This deterioration in relations was probably extreme, exacerbated by utter lack of common language and a common basis for rules on living. We had thought it would be useful to have someone from a different culture in our house. I have often worked with Saudis and know this spoilt brat of a man is not representative, but it made us feel wretched that we had to accept someone so using into our house because we were desperate for the money.

What are my suggestions coming out of my bitter experiences of being a lodger and having lodgers in my house? Well, you have to accept that it is going to be a pretty wretched experience for all concerned. Few people are experienced or trained in having or being lodgers. We live very much in a ‘me first’ society and in contrast to say those used to being put up by others in the past, having to share bathrooms and eat what we were given, all of us these days from childhood onwards and tutored to demand what we want precisely the way we want it. As Britain is being driven back to the Victorian era, we will pass through phases that look like the 1950s and so many of us are going to have to get used to sharing and putting up with stuff that will ‘do’ rather than precisely matches our desires.

If you are going to be a lodger, expect to face totally irrational regulations and expect to move on after a few months at the most. Despite what you pay you will be perceived, whether sub-consciously or consciously, as an unwanted intruder in the house. If you are having lodgers, remember that they are only human and that their behaviour and assumptions are likely to be hugely different to yours. Do not let things build up, talk with your lodger regularly and try to see things from their perspective as much as possible as, naturally, you will default back to your own view of things very easily and this view will harden as time passes. Remember that if you had your grandmother/uncle/cousin, whoever, staying for a number of weeks, even if you had a close and shared experience before, you would soon find it very challenging living with them. As with a marriage, having a lodger can only even just scrape by with a lot of communication and effort.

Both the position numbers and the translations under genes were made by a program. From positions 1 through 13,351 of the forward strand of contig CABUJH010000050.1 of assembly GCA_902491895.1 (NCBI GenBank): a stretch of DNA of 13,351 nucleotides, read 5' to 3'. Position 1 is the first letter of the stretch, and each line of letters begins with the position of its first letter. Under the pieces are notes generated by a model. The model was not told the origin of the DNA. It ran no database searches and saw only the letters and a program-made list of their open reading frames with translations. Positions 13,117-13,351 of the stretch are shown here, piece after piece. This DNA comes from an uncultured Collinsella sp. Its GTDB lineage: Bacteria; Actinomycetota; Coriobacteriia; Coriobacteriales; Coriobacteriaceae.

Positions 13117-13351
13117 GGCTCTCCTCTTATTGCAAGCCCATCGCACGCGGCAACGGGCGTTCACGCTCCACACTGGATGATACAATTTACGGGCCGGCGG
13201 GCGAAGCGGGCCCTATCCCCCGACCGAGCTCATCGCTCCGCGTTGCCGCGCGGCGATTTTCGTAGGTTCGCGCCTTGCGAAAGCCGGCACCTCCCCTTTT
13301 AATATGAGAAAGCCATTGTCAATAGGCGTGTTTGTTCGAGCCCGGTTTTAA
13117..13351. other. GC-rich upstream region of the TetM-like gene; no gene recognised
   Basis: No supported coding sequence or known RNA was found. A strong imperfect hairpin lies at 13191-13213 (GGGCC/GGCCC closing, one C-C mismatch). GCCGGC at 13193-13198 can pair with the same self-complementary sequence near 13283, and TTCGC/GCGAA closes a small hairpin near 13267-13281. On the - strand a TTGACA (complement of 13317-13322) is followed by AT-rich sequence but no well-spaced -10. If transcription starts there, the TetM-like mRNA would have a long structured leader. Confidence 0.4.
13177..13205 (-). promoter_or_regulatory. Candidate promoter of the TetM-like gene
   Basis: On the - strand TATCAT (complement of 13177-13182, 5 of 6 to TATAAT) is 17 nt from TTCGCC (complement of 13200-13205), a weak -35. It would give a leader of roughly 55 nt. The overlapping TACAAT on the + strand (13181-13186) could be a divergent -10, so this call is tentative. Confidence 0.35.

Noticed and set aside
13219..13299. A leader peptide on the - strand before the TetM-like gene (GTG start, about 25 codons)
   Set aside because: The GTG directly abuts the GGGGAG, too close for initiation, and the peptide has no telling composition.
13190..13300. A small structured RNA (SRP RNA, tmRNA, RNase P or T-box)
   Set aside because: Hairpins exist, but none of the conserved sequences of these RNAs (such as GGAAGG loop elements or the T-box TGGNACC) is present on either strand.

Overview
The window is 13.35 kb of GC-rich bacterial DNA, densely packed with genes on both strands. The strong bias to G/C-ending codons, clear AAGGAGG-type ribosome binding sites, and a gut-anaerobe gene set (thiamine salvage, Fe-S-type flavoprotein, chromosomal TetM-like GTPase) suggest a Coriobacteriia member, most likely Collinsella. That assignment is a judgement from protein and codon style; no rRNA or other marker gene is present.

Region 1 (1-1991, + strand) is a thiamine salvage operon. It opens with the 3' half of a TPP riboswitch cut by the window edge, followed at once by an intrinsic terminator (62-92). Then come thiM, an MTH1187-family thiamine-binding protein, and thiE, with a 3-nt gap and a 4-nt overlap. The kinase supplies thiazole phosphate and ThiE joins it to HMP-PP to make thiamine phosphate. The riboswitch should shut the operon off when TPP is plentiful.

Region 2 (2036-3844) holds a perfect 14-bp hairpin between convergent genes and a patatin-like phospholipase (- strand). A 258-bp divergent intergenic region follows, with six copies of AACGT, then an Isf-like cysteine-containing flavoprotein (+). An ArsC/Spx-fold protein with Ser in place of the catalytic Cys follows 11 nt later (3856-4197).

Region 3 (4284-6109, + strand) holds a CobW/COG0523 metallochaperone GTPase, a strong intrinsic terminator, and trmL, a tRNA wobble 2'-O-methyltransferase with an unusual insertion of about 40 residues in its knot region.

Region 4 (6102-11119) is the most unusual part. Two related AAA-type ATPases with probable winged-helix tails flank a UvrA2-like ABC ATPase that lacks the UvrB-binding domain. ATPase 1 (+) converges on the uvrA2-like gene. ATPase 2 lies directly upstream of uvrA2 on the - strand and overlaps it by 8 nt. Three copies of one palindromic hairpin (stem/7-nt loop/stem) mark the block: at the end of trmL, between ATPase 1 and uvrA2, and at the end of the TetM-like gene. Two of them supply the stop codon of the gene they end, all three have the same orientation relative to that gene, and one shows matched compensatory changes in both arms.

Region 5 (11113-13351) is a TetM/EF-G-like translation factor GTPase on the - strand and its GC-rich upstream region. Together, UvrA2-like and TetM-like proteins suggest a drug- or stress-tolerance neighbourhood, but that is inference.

Monday, 7 February 2011

'I Don't Want To Hear That': Censoring In The Workplace

Before Christmas I attended a Christmas Fayre held at a local primary school.  It had the usual games, stalls and refreshments that you find at such events held by churches, schools and other organisations.  Being a small school some of the stalls were in classrooms.  As I made my way into one classroom and joined the queue to buy some Christmas items, I looked at the work on the walls.  It is always interesting to see what is being produced by children, especially as the curriculum is far wider than in my day and a lot of the work has been printed off the computer rather than hand-drawn and coloured.  I was in the classroom used by Year 5 children, i.e., aged 9-10.  On the wall was a series of notices admonishing the children to behave in certain ways, seeming rather old fashioned in style, but that may reflect the tone of that school or of the particular teacher of that class.  Anyway, the one that concerned me most encouraged children not to speak.  It told them not to say anything unless it complied with the following criteria: it had to be True, Helpful, Inspiring, Needed, Kind', as you can see this gave the acronym THINK.  I suppose telling people to think before they speak is not really a bad principle.  However, it seemed to reinforce more unsettling trends I have been encountering in society and in the workplace, in particular, so I was unnerved to see them coming into primary school teaching.

Let us look at the criteria.  I suppose none of us would be against encouraging children to tell the truth.  However, in western society, especially in education, the truth is always being contested.  If it was not then knowledge would not advance, and to some degree this even applies in primary schools where the children are testing out ideas.  If one child said 'Father Christmas exists' and another child said 'Father Christmas does not exist' who, among 9-year olds, would be telling the truth? Does the school rule out any of the mysteries that children often receive from their parents.  What if a child said 'God created the World in 7 days' and another 'the universe started with the Big Bang' and so on?  It certainly rules out any child telling a fictional story; perhaps that school only deals with non-fiction. As to the other criteria, they are all incredibly subjective.  How does a 9-year old understand 'inspiring' and presumably if they did not think what they were saying 'needed' to be said then they would not bother; similarly with 'helpful'.  Perhaps 'kind' is easier to judge, but if the child is not being particularly insulting to another child or shouting at them, then how do you apply this to other statements.  Generally it seemed like an new way of saying 'children should be seen and not heard', a very Victorian precept.

This attitude that seems to be penetrating, even if in just some isolated cases, into schools is already widespread in the workplace.  If I had a pound for every time in the past decade that I had heard the phrase, 'I don't want to hear that' in a work situation then I would be wealthy enough not to need to be applying for a job at the moment.  I imagine it stems from the revived fashion for 1980s style management, encouraged by methods seen on programmes such as 'The Apprentice' in which managers are stern and distant and bellow at their employees as if they are all idiots.  Lord Sugar has been very successful in bringing the methods used my sergeant-majors, including the insults and humiliation, into the office.  The key difficulty is an assumption that the manager determines the parameters of what is a permitted topic and even what language can be used to describe it.  This assumption is one I have often encountered and seems to be increasingly common with each passing year.